ShapeShapeauthorShapechevroncrossShapeShapeShapeGrouphamburgerhomeGroupmagnifyShapeShapeShaperssShape

Weekly Roberts Market Report

by 5m Editor
13 July 2011, at 7:07am

US - Higher pork buying by China is seen as leading to tighter supplies of meat and protein. China is the world’s largest consumer of pork while demand increases on growing a middle-class population demographics.

LEAN HOGS on the CME finished up on Monday. The JULY’11LH contract closed at $96.125/cwt; up $0.250/cwt. AUG’11LH futures closed at $99.175/cwt; up the limit $3.000/cwt. Higher pork buying by China is seen as leading to tighter supplies of meat and protein. China is the world’s largest consumer of pork while demand increases on growing a middle-class population demographics. This could boost US meat exports which packers like more than domestic sales because of higher profits in that trading sector. Pork prices in China have surged recently and become a major inflation driver there. The Chinese Premier, Wen Jiabao singled out the nation’s pork prices while on tour of rural areas Monday promising the government will limit runaway food prices. Wen’s comments come as overall Chinese inflation reached a three-year-high in June. More people in China are included in the middle class on rising incomes and eating more pork. Mr. Jiabao said, “Stabilizing pork markets is the responsibility of the government and that responsibility will not be shirked.“ China is seen as likely buying more US and global corn stocks to feed home grown hogs while simultaneously paying for more pork imports. Bearish US and world economic news seemed to have no effect on CME hog futures. USDA put the pork cutout at $97.15/cwt; up $0.56/cwt. According to HedgersEdge.com, the average packer margin was placed at a positive $2.60/head based on the average buy of $69.04/cwt vs. the average breakeven of $70.02/cwt. The latest CME lean hog index was placed at $98.57; down $0.73.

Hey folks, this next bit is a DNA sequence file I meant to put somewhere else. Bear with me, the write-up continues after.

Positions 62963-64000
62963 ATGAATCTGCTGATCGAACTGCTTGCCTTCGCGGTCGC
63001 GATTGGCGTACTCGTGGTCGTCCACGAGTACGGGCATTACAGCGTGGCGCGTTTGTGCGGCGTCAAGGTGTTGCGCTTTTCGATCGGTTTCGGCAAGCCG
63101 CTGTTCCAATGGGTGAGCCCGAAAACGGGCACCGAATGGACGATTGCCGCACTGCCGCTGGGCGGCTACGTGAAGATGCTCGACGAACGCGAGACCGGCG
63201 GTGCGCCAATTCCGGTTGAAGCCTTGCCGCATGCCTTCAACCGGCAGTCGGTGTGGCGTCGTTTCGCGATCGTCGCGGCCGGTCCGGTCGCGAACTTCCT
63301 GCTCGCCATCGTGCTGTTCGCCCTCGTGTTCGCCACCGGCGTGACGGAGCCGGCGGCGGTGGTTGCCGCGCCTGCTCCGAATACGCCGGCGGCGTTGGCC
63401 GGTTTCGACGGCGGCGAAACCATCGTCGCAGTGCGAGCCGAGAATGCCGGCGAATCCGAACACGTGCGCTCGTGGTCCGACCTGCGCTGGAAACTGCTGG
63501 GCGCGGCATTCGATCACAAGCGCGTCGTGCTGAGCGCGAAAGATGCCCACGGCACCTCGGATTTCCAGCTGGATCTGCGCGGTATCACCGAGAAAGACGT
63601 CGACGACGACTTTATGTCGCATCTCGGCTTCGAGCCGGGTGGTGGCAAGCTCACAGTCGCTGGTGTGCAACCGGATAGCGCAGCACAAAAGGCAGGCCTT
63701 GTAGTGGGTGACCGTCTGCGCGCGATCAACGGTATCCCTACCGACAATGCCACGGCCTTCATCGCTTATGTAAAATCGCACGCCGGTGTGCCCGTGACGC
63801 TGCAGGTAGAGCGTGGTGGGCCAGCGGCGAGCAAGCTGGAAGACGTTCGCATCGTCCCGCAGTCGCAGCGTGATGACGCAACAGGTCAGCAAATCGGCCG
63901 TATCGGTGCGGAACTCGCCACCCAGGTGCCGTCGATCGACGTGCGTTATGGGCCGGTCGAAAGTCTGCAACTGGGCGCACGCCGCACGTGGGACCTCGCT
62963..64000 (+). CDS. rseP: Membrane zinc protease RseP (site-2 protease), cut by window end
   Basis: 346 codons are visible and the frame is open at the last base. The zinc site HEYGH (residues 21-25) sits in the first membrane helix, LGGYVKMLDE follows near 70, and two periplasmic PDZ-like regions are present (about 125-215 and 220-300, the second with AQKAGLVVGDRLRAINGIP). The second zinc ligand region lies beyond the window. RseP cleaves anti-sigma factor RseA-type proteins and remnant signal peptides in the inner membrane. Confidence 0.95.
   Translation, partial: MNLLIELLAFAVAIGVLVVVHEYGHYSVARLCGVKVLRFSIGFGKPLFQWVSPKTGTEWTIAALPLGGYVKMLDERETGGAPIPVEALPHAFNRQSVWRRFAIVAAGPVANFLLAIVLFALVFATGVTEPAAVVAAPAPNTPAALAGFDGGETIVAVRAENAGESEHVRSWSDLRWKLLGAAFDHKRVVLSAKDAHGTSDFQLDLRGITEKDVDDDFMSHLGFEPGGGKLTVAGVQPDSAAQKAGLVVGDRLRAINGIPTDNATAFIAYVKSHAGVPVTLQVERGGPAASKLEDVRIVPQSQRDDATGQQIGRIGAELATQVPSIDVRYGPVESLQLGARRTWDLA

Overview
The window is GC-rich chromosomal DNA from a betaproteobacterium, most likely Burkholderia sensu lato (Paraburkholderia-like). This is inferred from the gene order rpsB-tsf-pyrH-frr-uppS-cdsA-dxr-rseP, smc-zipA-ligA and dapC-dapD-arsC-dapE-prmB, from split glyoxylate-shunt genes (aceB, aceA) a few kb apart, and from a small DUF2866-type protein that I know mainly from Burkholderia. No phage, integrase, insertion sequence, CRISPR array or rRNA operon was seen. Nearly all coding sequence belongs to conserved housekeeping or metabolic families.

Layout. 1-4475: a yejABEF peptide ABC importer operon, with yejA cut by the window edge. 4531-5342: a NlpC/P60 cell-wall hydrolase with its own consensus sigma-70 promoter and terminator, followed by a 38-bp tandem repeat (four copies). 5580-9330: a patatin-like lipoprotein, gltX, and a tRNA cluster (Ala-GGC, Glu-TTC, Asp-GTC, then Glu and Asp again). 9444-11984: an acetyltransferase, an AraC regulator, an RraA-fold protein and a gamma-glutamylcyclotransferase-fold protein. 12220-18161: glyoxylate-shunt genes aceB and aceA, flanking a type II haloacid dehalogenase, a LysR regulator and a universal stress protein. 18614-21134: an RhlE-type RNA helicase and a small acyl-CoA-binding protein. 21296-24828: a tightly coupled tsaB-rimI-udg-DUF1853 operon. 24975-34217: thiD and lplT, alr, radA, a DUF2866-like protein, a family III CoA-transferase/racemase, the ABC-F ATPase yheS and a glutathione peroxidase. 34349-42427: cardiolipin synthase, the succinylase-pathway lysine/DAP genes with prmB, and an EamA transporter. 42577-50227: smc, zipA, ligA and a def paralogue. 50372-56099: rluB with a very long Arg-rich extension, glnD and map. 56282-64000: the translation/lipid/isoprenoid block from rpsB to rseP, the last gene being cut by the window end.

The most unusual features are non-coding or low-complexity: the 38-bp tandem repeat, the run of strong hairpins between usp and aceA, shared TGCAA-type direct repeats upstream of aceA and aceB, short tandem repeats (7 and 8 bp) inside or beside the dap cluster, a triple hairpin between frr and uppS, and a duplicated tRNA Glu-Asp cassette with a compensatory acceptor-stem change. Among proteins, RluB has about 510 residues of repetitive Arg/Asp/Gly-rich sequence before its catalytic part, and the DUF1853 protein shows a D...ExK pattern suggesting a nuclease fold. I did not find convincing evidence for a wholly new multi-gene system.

CORN futures on the Chicago Board of Trade (CBOT) closed down on Monday with the exception of the July and September contracts. JULY’11 futures closed at $6.814/bu; off 9.25 ¢/bu. The DEC’11 contract closed at $6.326/bu; down 4.25 ¢/bu. Firm exports were supportive for nearby corn stocks. USDA put corn-inspected-for-export at 31.654 mi bu vs. expectations for 28-31 mi bu. Gains were limited by pressure on deferreds amid worries about global economic woes; a firm US dollar; falling crude oil futures; and a sharp fall in the DOW. Progress on Europe’s debt crisis has stalled while inflation is seen in China. A weak job’s report and the impasse on US budget talks aren’t helping. Weather concerns seen as potentially limiting corn yields during pollination is seen as bullish. Some price strength will most likely continue forming the right shoulder of a head-and-shoulders formation then decline as harvest nears and/or the economy worsens.

SOYBEAN futures on the Chicago Board of Trade (CBOT) closed higher on Monday with the exception of August and September futures due to spreading into and out of those months. The JULY’11 contract closed at $13.524/bu; up 0.5 ¢/bu. NOV’11 soybean futures closed 0.5 ¢ /bu higher at $13.470/bu. A soaring US dollar, plummeting crude oil, and falling equities limited the bulls. Warm weather in the US Midwest is seen as boosting crop growth and development. Plenty of moisture is stored in the soils after recent heavy rains. Traders are seen as evening up positions on recent, surprising crop reports. Soy prices in Rosario, Argentina closed unchanged. Soybean futures are in a sideways channel with prices up and down, plus or minus 20.0 ¢/bu cents of a horizontal line for the last five months. Look for prices to remain near these levels for the next month or so.

WHEAT futures in Chicago (CBOT) closed down on Monday. JULY’11 futures finished 14.5 ¢/bu lower at $6.360/bu. The DEC’11 contract closed at $6.740/bu; off 9.75 ¢/bu. The strength in the US dollar and worries of export competition pressured prices. Pit sources tell me they are concerned foreign demand will diminish as a stronger dollar makes US grain less attractive and other wheat producing nations sell wheat in the global market. Russia and Ukraine are preparing to ramp up export sales after limiting them for almost a year due to drought. Russia’s grain exports are forecast to almost triple this season after the Kremlin lifted its ban on shipments July 1. Russian farmers are expected to bring in a good harvest due to favorable crop conditions. Exports were weak with USDA reporting wheat-inspected-for-export at 21.1 mi bu vs. expectations for 23-26 mi bu. Wheat prices are expected to continue to weaken.